- Tesla is building a giant plant in Germany, but it hasn’t yet made nice with the mighty auto union there.
- IG Metall will likely make life difficult for Tesla, which hasn’t agreed to the industry’s collective wage agreements.
- A battle with the union could threaten Tesla’s ambitious plans for the European market.
- See more stories on Insider’s business page.
As Tesla works to get its mammoth new factory in Germany up and running by the summer, disturbing delicate reptile habitats may be the least of Elon Musk’s worries.
After sparring with locals over everything from water supply to deforestation, there may be an even larger threat looming: Germany’s largest union.
Tesla hasn’t made many friends of labor activists in the US, and the 2.2-million-strong IG Metall isn’t likely to go down without a fight, experts told Insider. A prolonged battle over contracts with the group – which wields considerable political influence and social capital – could derail Tesla’s ambitious plans for the European market.
A standoff over contracts
Virtually every car company operating in Germany is a member of an employers’ association, and IG Metall – which represents metalworkers in the auto industry and other sectors – negotiates industry-wide contracts with the group instead of bargaining with each company individually. That system gives the country’s unions considerably more negotiating power than their US counterparts, which vote to unionize plant by plant.
But there’s a catch – joining the association isn’t required by law, it’s only customary. And Tesla has made every indication it’s not interested in following that deep-rooted norm.
The carmaker has caught heat for union-busting tactics in the US – the National Labor Relations Board ruled in March that Musk must delete an anti-union tweet and reinstate a fired employee who was part of an organizing drive – and it has signaled it’s not keen on working with unions in Germany either.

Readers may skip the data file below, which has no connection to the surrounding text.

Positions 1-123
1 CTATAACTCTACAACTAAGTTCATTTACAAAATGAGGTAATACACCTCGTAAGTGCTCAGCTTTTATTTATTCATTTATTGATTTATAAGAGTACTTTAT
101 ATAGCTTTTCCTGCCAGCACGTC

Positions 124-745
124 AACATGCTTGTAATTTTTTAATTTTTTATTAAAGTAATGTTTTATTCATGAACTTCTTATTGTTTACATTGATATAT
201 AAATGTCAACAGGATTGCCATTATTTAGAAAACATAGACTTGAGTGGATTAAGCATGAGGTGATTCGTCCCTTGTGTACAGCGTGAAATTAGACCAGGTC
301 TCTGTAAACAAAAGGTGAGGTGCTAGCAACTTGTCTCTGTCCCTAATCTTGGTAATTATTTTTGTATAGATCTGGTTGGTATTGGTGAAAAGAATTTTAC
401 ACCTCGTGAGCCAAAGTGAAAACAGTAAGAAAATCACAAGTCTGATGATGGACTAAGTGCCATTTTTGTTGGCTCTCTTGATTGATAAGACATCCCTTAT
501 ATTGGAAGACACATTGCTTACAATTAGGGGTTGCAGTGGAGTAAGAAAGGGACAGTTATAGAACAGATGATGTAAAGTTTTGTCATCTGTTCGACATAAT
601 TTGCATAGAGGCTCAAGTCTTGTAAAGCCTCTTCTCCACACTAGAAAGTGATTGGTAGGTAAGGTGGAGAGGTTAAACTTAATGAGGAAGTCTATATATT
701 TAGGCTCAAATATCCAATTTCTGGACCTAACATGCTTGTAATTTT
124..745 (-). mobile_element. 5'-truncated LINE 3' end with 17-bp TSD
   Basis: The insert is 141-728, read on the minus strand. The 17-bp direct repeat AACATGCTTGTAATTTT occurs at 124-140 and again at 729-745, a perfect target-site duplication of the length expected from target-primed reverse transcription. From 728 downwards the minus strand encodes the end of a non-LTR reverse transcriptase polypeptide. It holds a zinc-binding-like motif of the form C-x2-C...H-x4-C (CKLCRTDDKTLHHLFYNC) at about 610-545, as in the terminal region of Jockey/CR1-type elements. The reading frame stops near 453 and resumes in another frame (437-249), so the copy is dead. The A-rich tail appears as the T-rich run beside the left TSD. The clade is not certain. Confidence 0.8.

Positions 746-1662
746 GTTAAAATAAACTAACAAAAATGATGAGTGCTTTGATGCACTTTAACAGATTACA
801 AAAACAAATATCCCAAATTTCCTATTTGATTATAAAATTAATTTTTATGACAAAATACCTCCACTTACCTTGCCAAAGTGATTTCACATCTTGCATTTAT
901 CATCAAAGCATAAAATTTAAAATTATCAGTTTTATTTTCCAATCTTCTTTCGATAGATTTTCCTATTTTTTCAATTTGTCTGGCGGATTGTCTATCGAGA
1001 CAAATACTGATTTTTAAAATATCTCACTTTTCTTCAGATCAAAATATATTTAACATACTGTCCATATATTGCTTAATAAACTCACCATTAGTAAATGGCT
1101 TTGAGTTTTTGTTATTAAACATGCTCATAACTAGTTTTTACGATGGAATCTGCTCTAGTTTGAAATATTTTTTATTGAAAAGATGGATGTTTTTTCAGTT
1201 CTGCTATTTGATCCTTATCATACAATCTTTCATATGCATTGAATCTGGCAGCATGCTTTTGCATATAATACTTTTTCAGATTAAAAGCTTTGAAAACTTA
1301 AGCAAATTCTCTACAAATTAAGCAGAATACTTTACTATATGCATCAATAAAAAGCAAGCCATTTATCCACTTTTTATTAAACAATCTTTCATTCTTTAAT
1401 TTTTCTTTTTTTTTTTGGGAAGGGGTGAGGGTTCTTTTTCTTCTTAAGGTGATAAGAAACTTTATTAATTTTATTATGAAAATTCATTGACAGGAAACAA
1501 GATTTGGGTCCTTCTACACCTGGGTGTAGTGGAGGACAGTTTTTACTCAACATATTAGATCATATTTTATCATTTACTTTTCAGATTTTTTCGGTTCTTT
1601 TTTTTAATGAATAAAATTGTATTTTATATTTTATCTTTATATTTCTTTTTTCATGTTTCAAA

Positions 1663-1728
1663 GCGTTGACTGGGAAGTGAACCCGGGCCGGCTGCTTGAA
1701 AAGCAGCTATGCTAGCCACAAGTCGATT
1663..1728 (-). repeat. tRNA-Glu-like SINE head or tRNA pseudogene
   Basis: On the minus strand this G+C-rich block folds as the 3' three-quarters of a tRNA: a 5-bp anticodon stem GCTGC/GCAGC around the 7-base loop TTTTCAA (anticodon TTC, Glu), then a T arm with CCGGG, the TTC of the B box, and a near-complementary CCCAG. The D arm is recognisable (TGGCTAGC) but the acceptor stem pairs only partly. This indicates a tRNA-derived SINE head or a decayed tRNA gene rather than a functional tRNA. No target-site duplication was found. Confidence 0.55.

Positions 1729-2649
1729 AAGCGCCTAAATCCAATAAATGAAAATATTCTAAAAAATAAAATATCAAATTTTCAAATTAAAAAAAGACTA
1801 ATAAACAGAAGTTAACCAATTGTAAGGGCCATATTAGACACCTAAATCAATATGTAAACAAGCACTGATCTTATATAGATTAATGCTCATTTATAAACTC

Tesla ignored a letter from IG Metall inviting a dialogue last year. And it went to great lengths to pacify disgruntled union members at Tesla Grohmann Automation, an engineering firm it acquired in 2016, without entering the industry’s collective agreement. Instead, the carmaker fended off a strike by giving workers a deal that was comparable to the industry-wide wage (plus stock options).
It could try to pull the same play at Gigafactory Berlin.
The stakes are high for IG Metall
But IG Metall likely wants to avoid that scenario at all costs, Stephen Silvia, a professor at American University whose research focuses on comparative labor relations, told Insider.
Allowing a massive non-union plant to build cars in Germany would set the dangerous precedent that companies don’t need to engage in collective bargaining, he said. It would also mean thousands of members would potentially go without the contractually enforced job security, wages, and benefits the rest of the industry enjoys.
Moreover, IG Metall stands to lose bargaining power with other automakers if it can’t get Tesla to play ball, said Arthur Wheaton, an automotive industry expert at Cornell University’s School of Industrial and Labor Relations. It’s especially crucial that IG Metall preserve all the sway it can at a time when carmakers are pivoting to EV production, which, Wheaton said, requires roughly 30% fewer workers than traditional auto manufacturing.